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Trying Gigs

So, after weeks of interviews and scheduling with no real prospects in sight, I decided this week I would try my hand at being a delivery person. I did it once before for a pizza joint. That lasted all of 2 weeks when I saw the paycheck and realized it wasn't worth my time or gas. I was poor back then. I needed money, not a slim paycheck that mostly went to gas and food. This time was going to be different, in 2021 so many people order from the comfort of their homes; there's plenty of money out there. I downloaded the app. I got in the car and got ready to go. Listening to Eminem for some reason gets me pumped and ready to make money! So blasting the music as I drove out of the driveway. I opened the first app and nothing. Apparently, people do not go shopping on Friday mornings. Next app, an update. Needless, to say my pumped-up caffeine kick was slowly dwindling down to a "Can I please make some money?". I pulled into a gas station to update the app and input some additional information. As soon as it loaded a little alarm went off signaling a new order had been placed. Yay! I immediately accepted the order and headed towards the restaurant. The excitement was coursing through me as I thought about the tip I was sure to make because who doesn't love a bubbly personality at 10 am? As I drove to the destination 11 minutes away from where I started, I thought about how easy this was. Driving in the morning to areas of town I seldom travel to. Getting out of the house and around people was great until I got behind the driver that was about 200 years old and drove at 20 mph in a 45 zone. Apparently, I was the only driver on the road not aware this white van was a slow driver. As the other cars sped past me I could feel their jeering looks. I continued until I was able to pass and then continued on my way. I was a bit irritated until I remembered I was going to make money. I could see my bank account go from just hundreds to thousands within the week. I would work this like my full-time job setting my own hours! Finally, I arrived, grab my phone and open my door to pick up what was going to be my lucrative start of self-employment freedom. As I unlocked my phone, the app dinged again letting me know the order was canceled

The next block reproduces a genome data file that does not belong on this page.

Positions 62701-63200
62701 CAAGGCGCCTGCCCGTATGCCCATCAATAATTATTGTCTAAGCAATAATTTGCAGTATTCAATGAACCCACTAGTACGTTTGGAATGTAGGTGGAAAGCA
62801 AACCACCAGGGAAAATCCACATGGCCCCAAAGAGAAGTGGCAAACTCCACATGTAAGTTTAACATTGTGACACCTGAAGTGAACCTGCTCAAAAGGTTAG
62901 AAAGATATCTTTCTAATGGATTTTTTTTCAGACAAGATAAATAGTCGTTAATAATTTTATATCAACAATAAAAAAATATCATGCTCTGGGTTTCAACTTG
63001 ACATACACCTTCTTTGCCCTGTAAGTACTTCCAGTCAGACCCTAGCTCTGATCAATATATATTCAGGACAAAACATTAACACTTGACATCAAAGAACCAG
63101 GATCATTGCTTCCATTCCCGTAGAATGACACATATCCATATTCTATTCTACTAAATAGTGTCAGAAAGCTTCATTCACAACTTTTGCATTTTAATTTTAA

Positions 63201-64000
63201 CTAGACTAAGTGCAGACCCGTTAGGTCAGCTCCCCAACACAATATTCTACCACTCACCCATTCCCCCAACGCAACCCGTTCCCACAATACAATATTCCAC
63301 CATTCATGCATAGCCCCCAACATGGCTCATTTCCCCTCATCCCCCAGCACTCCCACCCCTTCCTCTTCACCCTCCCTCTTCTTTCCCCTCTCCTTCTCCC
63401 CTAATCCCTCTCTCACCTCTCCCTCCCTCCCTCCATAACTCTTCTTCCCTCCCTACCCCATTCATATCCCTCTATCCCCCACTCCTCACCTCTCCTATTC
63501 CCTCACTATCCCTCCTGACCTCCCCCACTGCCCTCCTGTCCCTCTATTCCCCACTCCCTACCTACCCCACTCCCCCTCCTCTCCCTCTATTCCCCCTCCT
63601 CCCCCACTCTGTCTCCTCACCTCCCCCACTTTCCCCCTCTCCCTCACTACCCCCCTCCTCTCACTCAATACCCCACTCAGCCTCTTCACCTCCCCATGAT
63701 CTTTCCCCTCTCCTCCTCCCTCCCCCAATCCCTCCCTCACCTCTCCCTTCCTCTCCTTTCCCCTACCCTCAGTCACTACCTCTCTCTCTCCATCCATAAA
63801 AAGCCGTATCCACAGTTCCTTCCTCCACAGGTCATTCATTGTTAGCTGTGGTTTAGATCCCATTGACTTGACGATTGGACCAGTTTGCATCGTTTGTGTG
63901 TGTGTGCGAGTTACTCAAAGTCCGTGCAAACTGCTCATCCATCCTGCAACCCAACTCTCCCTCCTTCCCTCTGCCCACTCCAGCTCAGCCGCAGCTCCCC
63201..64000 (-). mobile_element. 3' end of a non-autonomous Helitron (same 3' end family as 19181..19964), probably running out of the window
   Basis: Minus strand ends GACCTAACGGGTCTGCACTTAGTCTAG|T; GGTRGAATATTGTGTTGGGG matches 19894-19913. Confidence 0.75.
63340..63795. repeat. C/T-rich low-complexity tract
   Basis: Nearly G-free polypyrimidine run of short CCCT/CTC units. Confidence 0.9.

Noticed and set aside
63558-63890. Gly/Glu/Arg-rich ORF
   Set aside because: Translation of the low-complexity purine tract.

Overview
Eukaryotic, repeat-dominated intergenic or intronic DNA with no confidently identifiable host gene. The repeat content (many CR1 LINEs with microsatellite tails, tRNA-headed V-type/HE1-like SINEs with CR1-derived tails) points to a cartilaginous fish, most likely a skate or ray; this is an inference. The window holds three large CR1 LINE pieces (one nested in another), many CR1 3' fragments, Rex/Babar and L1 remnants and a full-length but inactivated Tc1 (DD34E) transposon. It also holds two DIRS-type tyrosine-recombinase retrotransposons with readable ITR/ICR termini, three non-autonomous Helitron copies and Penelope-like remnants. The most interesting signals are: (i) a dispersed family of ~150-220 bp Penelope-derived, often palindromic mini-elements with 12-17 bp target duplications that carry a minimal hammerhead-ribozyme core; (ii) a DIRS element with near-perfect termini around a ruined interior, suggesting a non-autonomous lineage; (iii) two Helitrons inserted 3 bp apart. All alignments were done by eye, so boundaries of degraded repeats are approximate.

1 minute prior to my arrival. WTF? At that moment I saw my bank account go negative, figuratively. I just wasted gas to drive 11 minutes away from my home area and now I have to go back. Is this the way it works? You drive somewhere then the order is canceled and yet I make no money for my time and effort. Jesus, please give me strength.

Mad, I closed that app and went to the previous one to see if there was anything available. If not I had decided to call it a day. Lucky for me, I found an easy shopping order. It wasn't a huge order so I was able to get a taste of what it was like. I went in, accepted the order, and realized it was not 1 but 2 orders for 2 different customers. I was excited because I was going to get double the tip plus the tiny amount of money for actually driving for the company. The $8 was going to refill the gas and I was almost positive that I could make at least $10 in tips.

I arrived at the grocery store, Aldi's, amped up and ready to shop. I opened the app to get my grocery list out and I'll say it wasn't super difficult but it was a bit confusing. Instead of names during the shopping, they used 'customer A' and 'customer b'. After checkout, the app updated the customer's name to their actual name. Umm ok so customer a is which one of these? I figured out which order went with which name and bagged everything separately. It wasn't long after that I arrived at the first home ready to present my smiling face and bubbly personality. I was greeted by the Ring doorbell asking me who I was. I responded and the nice gentleman abruptly said just leave it on the porch. I did and completed the purchase confused as to why he was so upset sounding. I remembered I hadn't shared in the app that I was at the store or starting the shopping. I was upset with myself for not being customer service-oriented but realized it was my first time and I'd get better. Everything is a learning experience after all. Luckily for me, the next order was a few streets away in the same neighborhood. I quickly handed off the wine verified the ID and went on my way. I was excited I made my first 2 deliveries and was sure I was going make at least $20 for the hour of my time I spent shopping and delivering. Unfortunately, I only made a total of $14 for my hour. I was pissed. Do people not tip others for doing their dirty work. I do. I usually leave a great tip. As I drove home defeated from my low pay, I thought about all of the waiters and waitresses that usually busted their ass for people each day smiling when their backs are on fire. Bringing that glass of water to the diner that has asked for a million things but hasn't said thank you once. Serving the food while trying to remember each table's orders. Trying not to cry because their kid is at home sick and they can't be there to comfort them. They wait on people each day in hopes of making a customer smile, hoping to meet the highest expectations a customer sets, yet they get the bare minimum. These men and women work for low pay and are dependant on tips to get by, however, there are people that don't understand this. Maybe these people just don't care. I drove home thinking that continuing to be a delivery driver, it didn't matter that I was smiling and bubbly, it was a job that was mostly dependant on a person's perception of excellence, and IF I met that then I could have a couple of extra dollars.

That was my first and last day of driving for Instacart.

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